Texas Hold’em game of choice for champions

May 14, 2002 2:29 AM
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When the world’s top players square off on Monday in the World Series of Poker’s Championship Event at Binion’s Horseshoe, they’ll be dealing Texas Hold’em. Although the game will be called No Limit Hold’em, it is actually Texas Hold’em, and it remains the game of choice for championship tournament play.

In the ongoing WSOP at Binion’s, a variety of tournament events have already been held. Among the poker offerings already dealt were Hi-Lo Split, Razz, Ace to Five Lowball, Seven Card Stud, and even Gin and Hearts!

But the game of choice for most tournaments is Hold’em. High-stakes games are played daily in Las Vegas casinos, but the biggest of them all is the $2 million event that kicks off Monday. Here is a rundown of the game and what to look for.

The game is very similar to seven-card stud, except only two of the seven cards are dealt to the player; the other five are dealt face up and used collectively by all players.

The play begins with the dealer giving each player two face-down cards. The player next to the dealer starts the betting; the other players will match his bet or withdraw. Incidentally, it’s not uncommon in these games to see players leave early, often after receiving only two or three cards.

The dealer discards or "burns" the top card from the deck, then deals three cards face up in the center of the table ”” this deal is called the "flop." Another round of betting is completed. The dealer then burns another card and adds a fourth face-up card to the center. Once again, there’s a round of betting.

Finally, a fifth face-up card is dealt to the center. Each player can now determine his or her hand, based on the two "hole" cards and the five community cards. A final round of betting occurs, along with a showdown and revealing of hands. Once again, the highest hand wins.

The strategy for Texas Hold’em often hinges on your first two cards. If you’re dealt none of the combinations below, drop out.

  1. A pair of aces: This is the best starting hand. Hold and bet from the first round.

  2. A pair of kings: Another very good hand. Hold and bet from the first round.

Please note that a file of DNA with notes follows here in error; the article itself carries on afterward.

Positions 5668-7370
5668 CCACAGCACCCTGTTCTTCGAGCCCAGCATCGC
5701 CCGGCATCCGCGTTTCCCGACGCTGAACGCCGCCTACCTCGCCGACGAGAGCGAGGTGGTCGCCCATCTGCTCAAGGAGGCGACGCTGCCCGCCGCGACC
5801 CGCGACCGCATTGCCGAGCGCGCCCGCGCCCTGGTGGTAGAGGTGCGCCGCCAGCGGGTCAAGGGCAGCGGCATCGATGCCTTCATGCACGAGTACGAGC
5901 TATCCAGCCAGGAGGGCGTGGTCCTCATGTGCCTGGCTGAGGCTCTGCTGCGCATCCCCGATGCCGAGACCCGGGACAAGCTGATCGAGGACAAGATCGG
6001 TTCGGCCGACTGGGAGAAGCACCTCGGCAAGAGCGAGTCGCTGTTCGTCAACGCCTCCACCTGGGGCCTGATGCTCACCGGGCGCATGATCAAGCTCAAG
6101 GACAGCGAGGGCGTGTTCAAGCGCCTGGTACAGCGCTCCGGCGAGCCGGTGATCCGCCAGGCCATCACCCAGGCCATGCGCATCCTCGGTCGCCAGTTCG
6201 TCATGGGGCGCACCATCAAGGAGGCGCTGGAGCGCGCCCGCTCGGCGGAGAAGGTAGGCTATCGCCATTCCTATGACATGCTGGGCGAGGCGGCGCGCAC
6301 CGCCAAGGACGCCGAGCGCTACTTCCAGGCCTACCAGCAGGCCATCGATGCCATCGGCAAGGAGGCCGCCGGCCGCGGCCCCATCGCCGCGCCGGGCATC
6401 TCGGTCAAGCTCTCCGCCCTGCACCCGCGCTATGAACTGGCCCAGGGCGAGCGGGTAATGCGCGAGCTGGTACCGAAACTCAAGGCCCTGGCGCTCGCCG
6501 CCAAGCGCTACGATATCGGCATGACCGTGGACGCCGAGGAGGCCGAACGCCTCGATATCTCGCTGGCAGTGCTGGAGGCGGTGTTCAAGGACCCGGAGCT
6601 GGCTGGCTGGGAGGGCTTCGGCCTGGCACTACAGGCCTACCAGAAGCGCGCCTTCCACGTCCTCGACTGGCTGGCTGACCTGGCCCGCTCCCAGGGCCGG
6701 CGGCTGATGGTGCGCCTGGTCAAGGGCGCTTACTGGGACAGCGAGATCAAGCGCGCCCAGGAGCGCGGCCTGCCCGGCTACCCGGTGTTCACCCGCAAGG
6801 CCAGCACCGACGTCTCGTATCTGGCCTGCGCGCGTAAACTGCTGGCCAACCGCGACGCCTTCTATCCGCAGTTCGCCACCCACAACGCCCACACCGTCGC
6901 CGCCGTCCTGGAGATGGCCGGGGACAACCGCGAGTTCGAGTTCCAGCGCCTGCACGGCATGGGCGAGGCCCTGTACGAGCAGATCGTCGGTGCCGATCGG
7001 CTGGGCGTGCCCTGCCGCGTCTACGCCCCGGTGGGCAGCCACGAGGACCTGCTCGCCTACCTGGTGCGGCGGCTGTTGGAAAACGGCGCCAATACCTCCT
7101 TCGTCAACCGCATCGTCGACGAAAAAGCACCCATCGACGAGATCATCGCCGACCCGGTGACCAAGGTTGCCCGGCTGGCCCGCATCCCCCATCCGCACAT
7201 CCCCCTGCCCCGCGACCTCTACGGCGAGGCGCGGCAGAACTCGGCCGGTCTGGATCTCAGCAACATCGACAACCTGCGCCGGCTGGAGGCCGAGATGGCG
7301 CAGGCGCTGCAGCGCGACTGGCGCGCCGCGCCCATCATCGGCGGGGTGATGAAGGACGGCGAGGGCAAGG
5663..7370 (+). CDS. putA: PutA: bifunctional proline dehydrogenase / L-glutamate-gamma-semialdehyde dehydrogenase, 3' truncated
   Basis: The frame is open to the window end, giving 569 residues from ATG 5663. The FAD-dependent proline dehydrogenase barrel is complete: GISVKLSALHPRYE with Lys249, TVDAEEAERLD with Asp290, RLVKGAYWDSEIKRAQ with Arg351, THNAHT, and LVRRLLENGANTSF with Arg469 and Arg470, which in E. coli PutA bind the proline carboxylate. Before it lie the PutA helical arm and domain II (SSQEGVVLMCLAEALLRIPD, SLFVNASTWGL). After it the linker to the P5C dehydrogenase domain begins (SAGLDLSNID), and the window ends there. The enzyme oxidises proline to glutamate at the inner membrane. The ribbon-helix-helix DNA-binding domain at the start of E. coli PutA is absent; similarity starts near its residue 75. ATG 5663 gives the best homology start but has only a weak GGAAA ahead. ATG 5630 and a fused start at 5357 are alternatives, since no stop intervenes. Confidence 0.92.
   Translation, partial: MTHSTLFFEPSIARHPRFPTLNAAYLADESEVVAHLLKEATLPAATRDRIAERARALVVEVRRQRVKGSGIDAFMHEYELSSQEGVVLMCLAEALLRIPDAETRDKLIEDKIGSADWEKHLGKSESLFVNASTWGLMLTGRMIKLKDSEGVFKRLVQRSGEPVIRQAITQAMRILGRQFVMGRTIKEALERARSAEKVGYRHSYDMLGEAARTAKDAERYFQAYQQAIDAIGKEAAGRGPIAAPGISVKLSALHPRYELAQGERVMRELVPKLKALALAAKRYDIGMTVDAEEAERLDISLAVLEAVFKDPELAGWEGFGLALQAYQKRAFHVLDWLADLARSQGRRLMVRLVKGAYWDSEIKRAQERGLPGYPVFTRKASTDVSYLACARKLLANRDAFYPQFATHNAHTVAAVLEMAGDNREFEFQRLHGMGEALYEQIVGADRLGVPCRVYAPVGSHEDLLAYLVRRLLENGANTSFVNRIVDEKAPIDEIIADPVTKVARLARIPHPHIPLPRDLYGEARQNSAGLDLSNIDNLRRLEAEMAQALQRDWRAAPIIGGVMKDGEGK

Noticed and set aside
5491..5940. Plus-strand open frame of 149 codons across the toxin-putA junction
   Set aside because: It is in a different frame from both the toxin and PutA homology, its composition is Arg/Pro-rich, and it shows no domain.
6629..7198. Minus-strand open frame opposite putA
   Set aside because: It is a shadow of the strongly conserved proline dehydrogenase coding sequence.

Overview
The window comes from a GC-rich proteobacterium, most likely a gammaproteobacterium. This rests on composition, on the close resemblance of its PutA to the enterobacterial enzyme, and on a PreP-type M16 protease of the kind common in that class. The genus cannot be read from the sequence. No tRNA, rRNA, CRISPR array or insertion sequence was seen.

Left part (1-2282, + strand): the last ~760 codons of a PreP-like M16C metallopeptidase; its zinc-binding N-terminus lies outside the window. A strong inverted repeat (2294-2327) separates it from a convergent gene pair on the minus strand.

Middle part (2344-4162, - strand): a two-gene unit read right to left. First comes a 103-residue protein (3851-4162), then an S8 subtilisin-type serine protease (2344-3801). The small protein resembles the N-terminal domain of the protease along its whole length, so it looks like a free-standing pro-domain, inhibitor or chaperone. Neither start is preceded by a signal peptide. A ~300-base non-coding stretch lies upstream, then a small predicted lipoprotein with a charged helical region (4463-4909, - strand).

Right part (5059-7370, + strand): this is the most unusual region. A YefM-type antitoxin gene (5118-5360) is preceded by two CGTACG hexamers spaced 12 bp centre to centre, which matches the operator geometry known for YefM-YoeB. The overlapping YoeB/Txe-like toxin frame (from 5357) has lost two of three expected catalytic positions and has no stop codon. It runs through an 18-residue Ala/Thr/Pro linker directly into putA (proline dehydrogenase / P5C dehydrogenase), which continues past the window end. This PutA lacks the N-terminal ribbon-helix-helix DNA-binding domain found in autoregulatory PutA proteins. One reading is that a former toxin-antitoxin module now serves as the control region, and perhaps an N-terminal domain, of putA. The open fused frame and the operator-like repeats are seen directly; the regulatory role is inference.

3. A pair of queens or jacks: Hold and cover all bets until the fourth up card is dealt. If you have not increased the value of your hand, drop out.

  4. Two high value cards (ace, king or queen): Hold and cover all bets until the fourth up card is dealt. If you haven’t bettered your hand, drop out.

  5. Two high-value cards of the same suit: Hold until the fourth up card, and if you haven’t increased the value of your hand, drop out.

  6. A small pair (10s or less): Hold until the fourth up card; if you haven’t increased your hand’s value drop out.

Generally, if you haven’t received a pair of aces or better ”” two pair, three of a kind, etc. ”” after the fourth up card is dealt, drop out. Seldom is a hand won by less than a pair of aces, especially at a big table of players.

Now that you understand the basics of Texas Hold’em, here are a few caveats when playing in Las Vegas:

  • Unlike your Saturday night poker game, you won’t get to shuffle. The casino provides a professional dealer, who is not part of the game.

  • For the casino’s effort, it takes a percentage of each pot ”” called the rake ”” to help defray expenses of operating the game.

  • If you’re a beginner, start at low stakes games. Until you are comfortable with betting, raising, checking and the like, you should stay away from high-limit games and the sharp players who frequent them.

  • Don’t abuse the playing cards. The house (and other players!) are wary of a person who bends, squeezes, crimps or otherwise deforms the cards.

  • Have a good time. Even though many of the players at the table look serious, you should try to make the game an entertaining pastime. Unless you’re a professional player. But then, if you were, you wouldn’t be reading this primer.